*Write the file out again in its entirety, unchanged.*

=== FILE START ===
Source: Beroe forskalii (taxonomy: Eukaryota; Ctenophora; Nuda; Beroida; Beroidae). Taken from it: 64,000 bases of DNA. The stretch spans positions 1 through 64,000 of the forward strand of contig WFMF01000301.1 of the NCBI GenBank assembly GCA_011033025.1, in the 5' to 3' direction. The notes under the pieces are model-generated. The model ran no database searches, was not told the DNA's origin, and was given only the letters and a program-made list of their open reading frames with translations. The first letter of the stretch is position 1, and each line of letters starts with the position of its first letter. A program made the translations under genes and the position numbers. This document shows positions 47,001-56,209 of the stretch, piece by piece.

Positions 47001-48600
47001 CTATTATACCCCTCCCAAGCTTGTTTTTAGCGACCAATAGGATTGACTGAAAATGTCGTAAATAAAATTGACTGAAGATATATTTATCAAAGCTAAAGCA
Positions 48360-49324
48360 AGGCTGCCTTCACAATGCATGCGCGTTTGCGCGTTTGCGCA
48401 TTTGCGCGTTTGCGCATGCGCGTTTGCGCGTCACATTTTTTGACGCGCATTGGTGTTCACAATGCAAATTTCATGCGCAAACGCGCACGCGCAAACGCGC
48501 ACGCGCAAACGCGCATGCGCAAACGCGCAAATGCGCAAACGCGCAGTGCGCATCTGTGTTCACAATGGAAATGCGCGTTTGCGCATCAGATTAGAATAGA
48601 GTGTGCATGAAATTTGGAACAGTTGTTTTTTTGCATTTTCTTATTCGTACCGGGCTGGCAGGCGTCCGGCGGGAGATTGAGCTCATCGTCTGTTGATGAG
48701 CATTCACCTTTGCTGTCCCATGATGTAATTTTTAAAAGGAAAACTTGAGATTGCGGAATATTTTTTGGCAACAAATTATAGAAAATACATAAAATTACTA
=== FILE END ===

Source: Beroe forskalii (taxonomy: Eukaryota; Ctenophora; Nuda; Beroida; Beroidae). Taken from it: 64,000 bases of DNA. The stretch spans positions 1 through 64,000 of the forward strand of contig WFMF01000301.1 of the NCBI GenBank assembly GCA_011033025.1, in the 5' to 3' direction. The notes under the pieces are model-generated. The model ran no database searches, was not told the DNA's origin, and was given only the letters and a program-made list of their open reading frames with translations. The first letter of the stretch is position 1, and each line of letters starts with the position of its first letter. A program made the translations under genes and the position numbers. This document shows positions 47,001-56,209 of the stretch, piece by piece.

Positions 47001-48600
47001 CTATTATACCCCTCCCAAGCTTGTTTTTAGCGACCAATAGGATTGACTGAAAATGTCGTAAATAAAATTGACTGAAGATATATTTATCAAAGCTAAAGCA
Positions 48360-49324
48360 AGGCTGCCTTCACAATGCATGCGCGTTTGCGCGTTTGCGCA
48401 TTTGCGCGTTTGCGCATGCGCGTTTGCGCGTCACATTTTTTGACGCGCATTGGTGTTCACAATGCAAATTTCATGCGCAAACGCGCACGCGCAAACGCGC
48501 ACGCGCAAACGCGCATGCGCAAACGCGCAAATGCGCAAACGCGCAGTGCGCATCTGTGTTCACAATGGAAATGCGCGTTTGCGCATCAGATTAGAATAGA
48601 GTGTGCATGAAATTTGGAACAGTTGTTTTTTTGCATTTTCTTATTCGTACCGGGCTGGCAGGCGTCCGGCGGGAGATTGAGCTCATCGTCTGTTGATGAG
48701 CATTCACCTTTGCTGTCCCATGATGTAATTTTTAAAAGGAAAACTTGAGATTGCGGAATATTTTTTGGCAACAAATTATAGAAAATACATAAAATTACTA